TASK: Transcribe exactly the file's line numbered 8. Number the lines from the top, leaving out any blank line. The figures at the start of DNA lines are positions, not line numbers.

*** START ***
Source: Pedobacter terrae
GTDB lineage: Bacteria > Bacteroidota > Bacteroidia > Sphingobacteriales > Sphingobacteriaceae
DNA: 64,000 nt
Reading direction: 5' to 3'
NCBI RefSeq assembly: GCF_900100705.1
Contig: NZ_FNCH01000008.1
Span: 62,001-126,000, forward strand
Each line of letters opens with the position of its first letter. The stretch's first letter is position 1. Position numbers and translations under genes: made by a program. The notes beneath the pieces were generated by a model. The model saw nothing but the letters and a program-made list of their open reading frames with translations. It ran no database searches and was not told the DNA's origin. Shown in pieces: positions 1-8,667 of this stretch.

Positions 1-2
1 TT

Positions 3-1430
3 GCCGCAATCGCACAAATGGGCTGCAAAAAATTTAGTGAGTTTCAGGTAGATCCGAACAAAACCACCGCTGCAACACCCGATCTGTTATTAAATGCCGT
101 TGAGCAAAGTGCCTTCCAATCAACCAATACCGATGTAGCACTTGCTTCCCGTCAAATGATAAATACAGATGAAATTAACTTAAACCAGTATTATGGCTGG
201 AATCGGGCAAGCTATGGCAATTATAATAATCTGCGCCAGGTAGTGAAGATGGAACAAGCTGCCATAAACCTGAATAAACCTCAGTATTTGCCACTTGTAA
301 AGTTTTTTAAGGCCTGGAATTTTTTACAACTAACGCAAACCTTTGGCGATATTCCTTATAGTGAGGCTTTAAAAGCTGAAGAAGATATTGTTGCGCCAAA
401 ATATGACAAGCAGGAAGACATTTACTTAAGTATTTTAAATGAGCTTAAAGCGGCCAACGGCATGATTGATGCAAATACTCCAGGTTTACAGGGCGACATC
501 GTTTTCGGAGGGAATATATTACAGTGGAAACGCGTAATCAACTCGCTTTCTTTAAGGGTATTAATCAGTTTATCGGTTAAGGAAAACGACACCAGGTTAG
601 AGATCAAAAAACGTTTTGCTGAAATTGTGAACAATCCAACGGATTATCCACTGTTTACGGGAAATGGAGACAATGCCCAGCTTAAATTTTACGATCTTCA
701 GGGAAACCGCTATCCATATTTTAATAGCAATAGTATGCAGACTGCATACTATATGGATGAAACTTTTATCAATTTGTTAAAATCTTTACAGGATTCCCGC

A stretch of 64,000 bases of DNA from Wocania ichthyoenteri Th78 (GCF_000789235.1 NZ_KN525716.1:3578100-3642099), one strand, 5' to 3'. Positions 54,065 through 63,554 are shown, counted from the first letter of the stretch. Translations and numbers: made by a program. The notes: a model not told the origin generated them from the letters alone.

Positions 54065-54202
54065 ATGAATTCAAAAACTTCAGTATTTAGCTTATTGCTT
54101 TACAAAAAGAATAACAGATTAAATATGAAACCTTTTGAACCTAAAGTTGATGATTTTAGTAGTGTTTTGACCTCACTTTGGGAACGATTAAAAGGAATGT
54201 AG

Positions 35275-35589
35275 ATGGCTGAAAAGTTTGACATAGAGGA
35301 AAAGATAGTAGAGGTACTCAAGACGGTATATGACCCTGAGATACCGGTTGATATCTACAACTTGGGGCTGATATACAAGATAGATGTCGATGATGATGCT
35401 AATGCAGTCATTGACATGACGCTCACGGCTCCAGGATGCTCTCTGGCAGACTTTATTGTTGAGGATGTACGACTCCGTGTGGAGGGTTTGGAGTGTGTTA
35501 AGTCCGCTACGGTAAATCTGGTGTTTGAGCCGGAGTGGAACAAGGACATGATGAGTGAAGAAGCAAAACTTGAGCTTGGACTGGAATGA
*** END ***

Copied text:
Each line of letters opens with the position of its first letter. The stretch's first letter is position 1. Position numbers and translations under genes: made by a program. The notes beneath the pieces were generated by a model. The model saw nothing but the letters and a program-made list of their open reading frames with translations. It ran no database searches and was not told the DNA's origin. Shown in pieces: positions 1-8,667 of this stretch.